The Superior Court of New Jersey Appellate Division (“New Jersey Appellate Court”) held in its opinion approved for publication on March 8, 2018 that the defendant’s medical malpractice attorney’s failure to discharge his duty of candor to the court and to the plaintiff’s attorney by disclosing that the medical malpractice defendant’s trial testimony would differ materially from the defendant’s certified interrogatory answers and sworn deposition testimony resulted in plain error that deprived the plaintiff of a fair trial, and thus reversed and remanded the case for a new trial.
The plaintiff filed her New Jersey medical malpractice lawsuit against the defendant physician, alleging that the defendant’s management of the plaintiff’s blood disorder fell below medical standards of care when he prescribed a drug (Pegasys, a slow-release type of interferon) that should not have been prescribed for a patient with her medical history (the plaintiff had essential thrombocythemia (ET), which can significantly increase the risk of life-threatening clotting and bleeding, and had been diagnosed with sympathetic reflex dystrophy and depression), resulting in the plaintiff developing a severe neurological condition, which led to partial paralysis of her right side.
The defendant denied deviating from any standard of care and further denied that the plaintiff’s use of the drug caused the neurological condition she developed.
During discovery, the defendant certified in an interrogatory answer that he did not recall relying upon any medical text or publication in connection with his diagnosis or treatment of plaintiff. During his deposition, the defendant denied being aware of any studies in the Journal of Clinical Oncology pertaining to the use of Pegasys to treat patients with the blood disorder that afflicted the plaintiff.
The plaintiff filed a motion in limine in which she moved “[t]o bar defendants from utilizing medical literature at the time of trial,” because the defendant had provided none in response to discovery requests. Based on the defense attorney’s representation that he intended to use only the medical literature “referred to and relied upon by plaintiff’s witnesses,” the court granted the plaintiff’s motion.
During the defendant’s trial testimony, he explained his decision to prescribe Pegasys, relying heavily on, and testifying extensively about, a published medical article. He did not produce the article but explained its contents.
The plaintiff did not object to the defendant’s reference to the article and did not raise any issue about the material differences between the defendant’s discovery responses and trial testimony until she made her motion for a new trial.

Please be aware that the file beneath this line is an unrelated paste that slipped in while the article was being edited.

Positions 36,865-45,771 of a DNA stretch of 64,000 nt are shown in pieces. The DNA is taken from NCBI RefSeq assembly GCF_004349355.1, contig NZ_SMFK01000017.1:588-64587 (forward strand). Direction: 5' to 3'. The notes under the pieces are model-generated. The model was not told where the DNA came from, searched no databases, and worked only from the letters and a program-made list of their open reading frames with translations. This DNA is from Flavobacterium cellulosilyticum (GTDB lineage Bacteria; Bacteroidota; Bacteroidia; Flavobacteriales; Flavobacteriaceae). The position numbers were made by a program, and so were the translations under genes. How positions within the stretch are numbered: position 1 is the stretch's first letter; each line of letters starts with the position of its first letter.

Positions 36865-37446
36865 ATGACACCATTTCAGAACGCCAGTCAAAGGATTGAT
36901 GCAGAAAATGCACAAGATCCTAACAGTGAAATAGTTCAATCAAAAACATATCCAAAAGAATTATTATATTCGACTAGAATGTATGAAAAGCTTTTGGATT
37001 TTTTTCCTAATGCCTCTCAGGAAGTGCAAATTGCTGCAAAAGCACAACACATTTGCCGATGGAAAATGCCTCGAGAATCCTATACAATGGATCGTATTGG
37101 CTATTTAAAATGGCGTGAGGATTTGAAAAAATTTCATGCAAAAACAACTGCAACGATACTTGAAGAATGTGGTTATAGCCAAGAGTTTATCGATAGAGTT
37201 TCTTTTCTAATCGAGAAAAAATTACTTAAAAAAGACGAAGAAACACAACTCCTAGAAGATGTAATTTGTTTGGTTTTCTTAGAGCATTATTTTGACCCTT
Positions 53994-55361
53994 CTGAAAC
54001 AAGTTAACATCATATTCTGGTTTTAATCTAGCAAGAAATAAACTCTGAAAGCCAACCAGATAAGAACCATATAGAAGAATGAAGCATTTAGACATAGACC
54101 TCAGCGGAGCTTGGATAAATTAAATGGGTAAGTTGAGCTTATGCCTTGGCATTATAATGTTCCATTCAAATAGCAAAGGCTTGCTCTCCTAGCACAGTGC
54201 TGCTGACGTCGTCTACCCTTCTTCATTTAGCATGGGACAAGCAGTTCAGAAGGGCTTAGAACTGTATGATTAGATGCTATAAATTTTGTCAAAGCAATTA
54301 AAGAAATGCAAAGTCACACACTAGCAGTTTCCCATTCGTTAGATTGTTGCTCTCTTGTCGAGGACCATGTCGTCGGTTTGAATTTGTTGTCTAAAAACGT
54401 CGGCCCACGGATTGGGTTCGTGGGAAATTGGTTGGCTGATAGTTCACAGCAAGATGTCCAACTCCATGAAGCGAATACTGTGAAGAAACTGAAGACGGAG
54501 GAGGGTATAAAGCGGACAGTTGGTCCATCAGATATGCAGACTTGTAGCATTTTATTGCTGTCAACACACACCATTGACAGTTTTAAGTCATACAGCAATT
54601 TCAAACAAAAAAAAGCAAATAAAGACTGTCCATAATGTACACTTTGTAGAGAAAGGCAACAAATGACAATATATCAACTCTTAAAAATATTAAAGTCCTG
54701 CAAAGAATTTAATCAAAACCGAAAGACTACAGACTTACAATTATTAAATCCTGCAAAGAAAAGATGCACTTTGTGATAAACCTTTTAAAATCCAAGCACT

The New Jersey medical malpractice jury returned a defense verdict (the jurors did not reach the questions on the verdict sheet concerning the cause of the plaintiff’s injuries and damages because in a six to one vote, they found the defendant had not deviated from the applicable standard of care), and the plaintiff appealed.
New Jersey Appellate Court Opinion
The New Jersey Appellate Court stated that despite the defendant’s averments and the court’s in limine order, during the defendant’s direct trial testimony he not only claimed to have relied on the 2009 article in the Journal of Clinical Oncology, but also erroneously explained some of its contents.
The New Jersey Appellate Court stated that aside from a party’s obligation to amend his interrogatory answers, defense counsel has a continuing obligation to disclose to the trial court and counsel for the plaintiffs any anticipated material changes in a defendant’s or a material witness’s deposition testimony. In the present case, the New Jersey Appellate Court stated that disclosure by the defendant of his anticipated change in testimony was mandatory.
The New Jersey Appellate Court stated: “Lawyers and parties should be able to rely on the averments and sworn deposition testimony of witnesses and other parties. Those of our State’s lawyers who routinely prosecute and defend medical malpractice actions are among the most skilled trial counsel. But, with some exceptions, they are not doctors. They need to rely on the assistance of their medical witnesses and experts to prepare their direct and cross-examinations. In the case before us, plaintiff was deprived of that opportunity as to defendant’s testimony concerning the study and article, which directly implicated one of the action’s central issues: whether defendant conformed to or deviated from the applicable standard of care. We also note the jury’s verdict was not unanimous and a different vote by one majority member would have changed the trial’s outcome.”
With regard to the plaintiff’s medical malpractice attorney’s failure to object to the testimony or seek relief at trial, the New Jersey Appellate Court stated, “even if counsel decided for strategic reasons not to object at trial, the absence of an objection is not dispositive of whether the client has been prejudiced by improper testimony … Moreover, the entire issue would have been avoided had defense counsel discharged his obligation of candor to the court and plaintiff’s counsel … Defendant’s undisclosed, material change in testimony was plain error. R. 2:10-2. The plain error requires a new trial.”
Source T.L. and M.L. v. Goldberg, Docket No. A-5544-14T1.
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